A wide-eyed boy growing up in suburban Calcutta in the 1960s experiences the world through the eyes of others - an intoxicating older cousin, a grandmother who weaves stories from the past and a family in London whose lives are intertwined with his. When a seemingly random act of violence threatens his vision of the world, he begins piecing ...
A wide-eyed boy growing up in suburban Calcutta in the 1960s experiences the world through the eyes of others - an intoxicating older cousin, a grandmother who weaves stories from the past and a family in London whose lives are intertwined with his. When a seemingly random act of violence threatens his vision of the world, he begins piecing together events for himself, and in the process unravels secrets with devastating consequences. Set in Calcutta and London and spanning generations from the outbreak of the Second World War to the late twentieth century, The Shadow Lines is a haunting novel from one of the world's greatest writers.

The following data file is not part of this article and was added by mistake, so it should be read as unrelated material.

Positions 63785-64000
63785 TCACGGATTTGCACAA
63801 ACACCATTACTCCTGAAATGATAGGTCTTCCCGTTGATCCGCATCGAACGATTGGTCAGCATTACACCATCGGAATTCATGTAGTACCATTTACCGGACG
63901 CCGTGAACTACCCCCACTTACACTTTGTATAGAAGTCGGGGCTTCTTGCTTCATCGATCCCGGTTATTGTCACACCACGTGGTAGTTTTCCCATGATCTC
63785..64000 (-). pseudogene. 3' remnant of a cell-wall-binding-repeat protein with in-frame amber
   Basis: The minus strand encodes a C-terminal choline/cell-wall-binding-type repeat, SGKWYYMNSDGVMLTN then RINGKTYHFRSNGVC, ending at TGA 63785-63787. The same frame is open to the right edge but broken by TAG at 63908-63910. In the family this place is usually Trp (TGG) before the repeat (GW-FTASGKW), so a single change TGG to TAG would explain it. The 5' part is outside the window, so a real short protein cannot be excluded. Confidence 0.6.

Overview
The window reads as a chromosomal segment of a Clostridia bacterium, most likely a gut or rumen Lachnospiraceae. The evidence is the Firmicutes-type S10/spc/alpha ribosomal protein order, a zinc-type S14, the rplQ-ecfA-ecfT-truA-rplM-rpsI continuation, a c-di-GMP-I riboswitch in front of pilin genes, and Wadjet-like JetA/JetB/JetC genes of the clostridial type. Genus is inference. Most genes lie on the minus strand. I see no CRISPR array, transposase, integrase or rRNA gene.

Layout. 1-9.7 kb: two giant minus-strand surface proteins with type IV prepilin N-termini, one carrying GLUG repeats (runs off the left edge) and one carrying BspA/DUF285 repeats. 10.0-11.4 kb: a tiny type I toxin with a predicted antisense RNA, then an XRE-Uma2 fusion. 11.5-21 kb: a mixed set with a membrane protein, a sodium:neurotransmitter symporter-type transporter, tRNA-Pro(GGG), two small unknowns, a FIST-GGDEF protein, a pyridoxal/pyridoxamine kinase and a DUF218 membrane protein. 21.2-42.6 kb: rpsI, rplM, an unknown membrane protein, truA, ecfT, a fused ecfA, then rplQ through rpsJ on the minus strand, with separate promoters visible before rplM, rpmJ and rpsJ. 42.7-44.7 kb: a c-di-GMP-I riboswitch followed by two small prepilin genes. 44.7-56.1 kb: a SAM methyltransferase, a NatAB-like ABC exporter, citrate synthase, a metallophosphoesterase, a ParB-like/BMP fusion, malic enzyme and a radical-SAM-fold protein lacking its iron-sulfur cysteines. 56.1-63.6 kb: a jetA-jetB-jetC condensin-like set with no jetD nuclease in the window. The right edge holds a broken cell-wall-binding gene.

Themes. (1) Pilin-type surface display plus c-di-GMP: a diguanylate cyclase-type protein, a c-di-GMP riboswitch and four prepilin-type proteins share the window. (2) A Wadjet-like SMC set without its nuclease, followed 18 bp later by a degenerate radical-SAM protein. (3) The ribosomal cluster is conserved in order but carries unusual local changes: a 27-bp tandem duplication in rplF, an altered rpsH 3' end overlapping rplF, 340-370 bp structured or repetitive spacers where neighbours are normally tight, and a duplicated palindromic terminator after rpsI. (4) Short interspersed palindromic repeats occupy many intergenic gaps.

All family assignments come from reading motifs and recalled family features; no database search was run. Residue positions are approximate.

Publishers Weekly, 1989-04-07 With Proustian precision, the narrator of Ghosh's second novel (after The Circle of Reason ) recalls the people and events that dominated his childhood in Calcutta in the '60s, and later in London, when those people, and the lasting influence of the events, come together in a circle of sorrow. The narrator focuses on two families known to each other since the time of the Raj: his own, in particular his cousin Ila and her young uncle Tridib, and the Prices, including the children May and Nick. Meticulously observant, he describes his school days, punctuated by visits with Tridib (whose conversation, especially about his visits with the Prices, the boy will remember almost word for word) or from Ila's family, who lived mostly abroad because her father was a diplomat. While the mystery at the tale's heart concerns Tridib's fate in the city of Dhaka during the summer of Bangladesh's Partition, in 1964, the effects of that crucial time--on the narrator, on May--do not unfold until nearly 20 years later. Such delayed understanding is the fuel that powers Ghosh's quiet, forceful writing, in which detail and memory are shown to shape our lives as effectively as events of global importance. Examining connectedness and separation, the author uses the fate of nations to offer observations about a profoundly human condition. (May)
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